Cheer team appeal denied in 3-2 South Point vote
Business had sought use of former elementary school
SOUTH POINT — A cheer and dance team who were seeking use of the former South Point Elementary School were denied a variance to village zoning law at a hearing on Wednesday.
Joe Freeman, who owns the building, had applied for a variance for the property, for which he was donating use of the building to Trinity Cheer and Dance, who were displaced from an Ironton gymnasium earlier this year.
The request was initially denied by the village, as it did not meet specifications for a variance and an appeal was filed.
A hearing took place before the council meeting last week, in which village council served as the appeal board. As there is no role designated under law for mayor Jeff Gaskin, village solicitor Randy Lambert served as moderator.
Last week’s hearing allowed Trinity, owned by Katrina Anson, and neighbors to make their case. Comments from the public were also taken.
Anson said her business would provide a positive outlet for youth and contribute to village. She said there were no other buildings that fit the group’s needs and that Freeman had agreed to forgo rent until the group got re-established.
Neighbors opposed to the variance feared an increase in traffic and a snowball effect if the building, which is zoned for residential use and certain types of businesses, was approved for another use.
Due to time and the hearing encroaching on the monthly meeting of council, a second hearing was scheduled for Wednesday. Lambert said its purpose was for deliberation.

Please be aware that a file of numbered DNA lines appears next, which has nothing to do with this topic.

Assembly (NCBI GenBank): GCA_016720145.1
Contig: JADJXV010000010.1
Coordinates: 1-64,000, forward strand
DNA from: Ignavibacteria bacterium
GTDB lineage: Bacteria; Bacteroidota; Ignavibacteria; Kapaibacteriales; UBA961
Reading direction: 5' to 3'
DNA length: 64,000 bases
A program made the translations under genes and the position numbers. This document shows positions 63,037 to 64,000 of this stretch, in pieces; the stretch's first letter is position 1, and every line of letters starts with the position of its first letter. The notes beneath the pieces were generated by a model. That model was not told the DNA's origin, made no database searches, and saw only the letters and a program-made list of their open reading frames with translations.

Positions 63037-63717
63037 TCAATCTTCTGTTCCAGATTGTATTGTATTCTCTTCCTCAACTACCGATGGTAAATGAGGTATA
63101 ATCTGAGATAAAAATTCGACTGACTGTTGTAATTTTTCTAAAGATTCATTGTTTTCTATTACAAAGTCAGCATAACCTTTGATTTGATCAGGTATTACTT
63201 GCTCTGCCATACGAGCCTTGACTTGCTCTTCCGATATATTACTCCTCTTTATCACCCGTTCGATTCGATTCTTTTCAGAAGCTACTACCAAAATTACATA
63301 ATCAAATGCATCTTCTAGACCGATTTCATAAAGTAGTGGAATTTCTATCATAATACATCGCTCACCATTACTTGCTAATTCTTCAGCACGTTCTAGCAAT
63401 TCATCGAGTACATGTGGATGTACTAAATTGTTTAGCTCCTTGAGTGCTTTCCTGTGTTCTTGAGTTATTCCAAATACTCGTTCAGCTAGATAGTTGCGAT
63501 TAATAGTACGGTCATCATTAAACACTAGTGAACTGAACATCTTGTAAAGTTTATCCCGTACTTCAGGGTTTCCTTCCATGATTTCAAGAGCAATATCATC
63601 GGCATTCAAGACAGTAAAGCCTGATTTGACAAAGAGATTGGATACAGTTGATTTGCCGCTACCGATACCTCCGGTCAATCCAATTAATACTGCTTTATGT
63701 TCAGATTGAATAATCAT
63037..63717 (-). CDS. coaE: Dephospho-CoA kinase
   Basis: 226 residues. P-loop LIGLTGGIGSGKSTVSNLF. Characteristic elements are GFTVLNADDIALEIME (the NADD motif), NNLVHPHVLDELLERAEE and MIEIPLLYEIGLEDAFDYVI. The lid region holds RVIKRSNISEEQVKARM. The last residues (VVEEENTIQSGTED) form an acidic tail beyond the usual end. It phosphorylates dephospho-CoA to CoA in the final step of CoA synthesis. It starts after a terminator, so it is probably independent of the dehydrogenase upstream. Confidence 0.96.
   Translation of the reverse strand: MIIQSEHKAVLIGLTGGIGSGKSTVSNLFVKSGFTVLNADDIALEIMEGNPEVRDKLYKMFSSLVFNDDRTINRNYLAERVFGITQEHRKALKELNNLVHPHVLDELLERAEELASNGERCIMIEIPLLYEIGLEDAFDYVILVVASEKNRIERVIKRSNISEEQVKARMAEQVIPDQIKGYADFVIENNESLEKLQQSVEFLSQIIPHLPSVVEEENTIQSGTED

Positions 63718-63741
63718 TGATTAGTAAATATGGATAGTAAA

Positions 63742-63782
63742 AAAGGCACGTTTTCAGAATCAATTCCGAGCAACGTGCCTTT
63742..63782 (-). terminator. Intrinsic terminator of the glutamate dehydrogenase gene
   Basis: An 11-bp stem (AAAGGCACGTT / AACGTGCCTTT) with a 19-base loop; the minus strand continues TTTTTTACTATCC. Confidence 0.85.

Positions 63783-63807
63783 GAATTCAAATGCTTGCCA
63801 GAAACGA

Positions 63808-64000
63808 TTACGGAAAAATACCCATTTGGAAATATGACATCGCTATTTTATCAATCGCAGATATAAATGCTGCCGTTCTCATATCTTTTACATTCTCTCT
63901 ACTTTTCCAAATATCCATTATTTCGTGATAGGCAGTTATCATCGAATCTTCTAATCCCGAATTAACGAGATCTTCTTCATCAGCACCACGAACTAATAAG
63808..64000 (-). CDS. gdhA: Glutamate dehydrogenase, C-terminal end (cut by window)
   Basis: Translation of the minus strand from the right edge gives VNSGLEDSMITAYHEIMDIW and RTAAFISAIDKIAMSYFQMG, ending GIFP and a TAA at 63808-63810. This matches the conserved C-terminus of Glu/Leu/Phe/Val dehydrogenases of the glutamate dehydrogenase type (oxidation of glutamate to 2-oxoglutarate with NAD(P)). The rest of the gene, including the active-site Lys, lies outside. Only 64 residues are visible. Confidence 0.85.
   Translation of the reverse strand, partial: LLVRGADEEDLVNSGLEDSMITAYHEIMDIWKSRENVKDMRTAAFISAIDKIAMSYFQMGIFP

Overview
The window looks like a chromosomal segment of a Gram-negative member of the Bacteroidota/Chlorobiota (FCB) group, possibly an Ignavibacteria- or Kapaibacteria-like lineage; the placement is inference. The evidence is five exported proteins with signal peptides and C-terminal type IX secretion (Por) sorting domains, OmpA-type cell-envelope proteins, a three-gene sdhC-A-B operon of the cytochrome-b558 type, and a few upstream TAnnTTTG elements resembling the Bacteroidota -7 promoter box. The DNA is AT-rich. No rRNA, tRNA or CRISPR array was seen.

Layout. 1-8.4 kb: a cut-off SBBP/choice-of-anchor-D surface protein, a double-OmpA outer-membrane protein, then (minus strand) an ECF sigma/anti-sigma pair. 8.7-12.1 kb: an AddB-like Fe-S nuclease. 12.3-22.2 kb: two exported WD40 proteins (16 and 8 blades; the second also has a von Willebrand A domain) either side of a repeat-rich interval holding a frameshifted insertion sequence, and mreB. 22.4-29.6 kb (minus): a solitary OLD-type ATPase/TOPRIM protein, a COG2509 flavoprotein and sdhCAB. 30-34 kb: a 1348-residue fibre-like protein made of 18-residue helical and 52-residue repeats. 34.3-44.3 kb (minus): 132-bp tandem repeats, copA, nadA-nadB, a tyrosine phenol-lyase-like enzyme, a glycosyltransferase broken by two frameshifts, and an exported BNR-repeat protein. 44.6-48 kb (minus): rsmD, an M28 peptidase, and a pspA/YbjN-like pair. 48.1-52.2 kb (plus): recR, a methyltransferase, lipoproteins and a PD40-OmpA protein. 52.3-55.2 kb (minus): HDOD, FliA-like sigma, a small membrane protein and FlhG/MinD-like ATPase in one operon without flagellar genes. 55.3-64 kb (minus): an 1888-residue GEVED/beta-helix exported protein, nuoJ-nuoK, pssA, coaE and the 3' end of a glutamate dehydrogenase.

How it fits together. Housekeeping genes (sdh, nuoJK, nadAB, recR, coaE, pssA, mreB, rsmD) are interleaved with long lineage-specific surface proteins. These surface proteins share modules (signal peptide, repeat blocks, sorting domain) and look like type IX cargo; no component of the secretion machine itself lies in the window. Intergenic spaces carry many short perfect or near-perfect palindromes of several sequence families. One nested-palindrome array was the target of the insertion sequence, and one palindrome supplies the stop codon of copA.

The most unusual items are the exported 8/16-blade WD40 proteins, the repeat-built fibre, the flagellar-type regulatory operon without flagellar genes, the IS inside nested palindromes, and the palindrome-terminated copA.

After some discussion, Lambert said the board members could either grant the variance, based on restrictions, or vote to deny it.
Council member Bill Patrick put forth a motion to deny, which was seconded by Mary Cogan.
The council vote 3-2 to deny the variance, with Patrick, Cogan and Chris Smith in favor of denial and Chuck Austin and Mike Lynd opposing.
Marlene Arthur, who was not present for the first hearing, chose to abstain from voting.
Following the meeting, Lambert said the decision was rooted in concerns of neighbors for preserving the character of the neighborhood.
“It’s a residential area, with mostly elderly people,” he said of the neighborhood, which is one of few in the village zoned completely as residential. “They want to maintain it as a residential area.”
He said the decision could be appealed higher to a court, but it would have to be proven that the village acted arbitrarily.
Sandra Daniel, who lives on Washington Street adjacent to the former school expressed her approval.
“The neighbors are very happy it was denied,” she said of the decision on the neighborhood. “We want to keep it residential.”
Anson, who exited village hall immediately after the vote, described the decision as “ridiculous.”
She said she had hoped they would be considered for a limited variance for at least six months.
“Until we could get the flooring we need,” she said of the required padding for a practice space.
She said the council was not concerned with the needs of the children, who had been displaced from their Ironton location, and that she and her staff had hoped to “build things back up for them.”
Anson said she had seen posts on social media from residents that showed strong support for the team.
“But they voted to make about 10 people in South Point happy,” she said.
Anson said she was unsure of her next move. As some council members had expressed concern that the language of the variance request was too broad, she said they may consider another variance that would be more specific.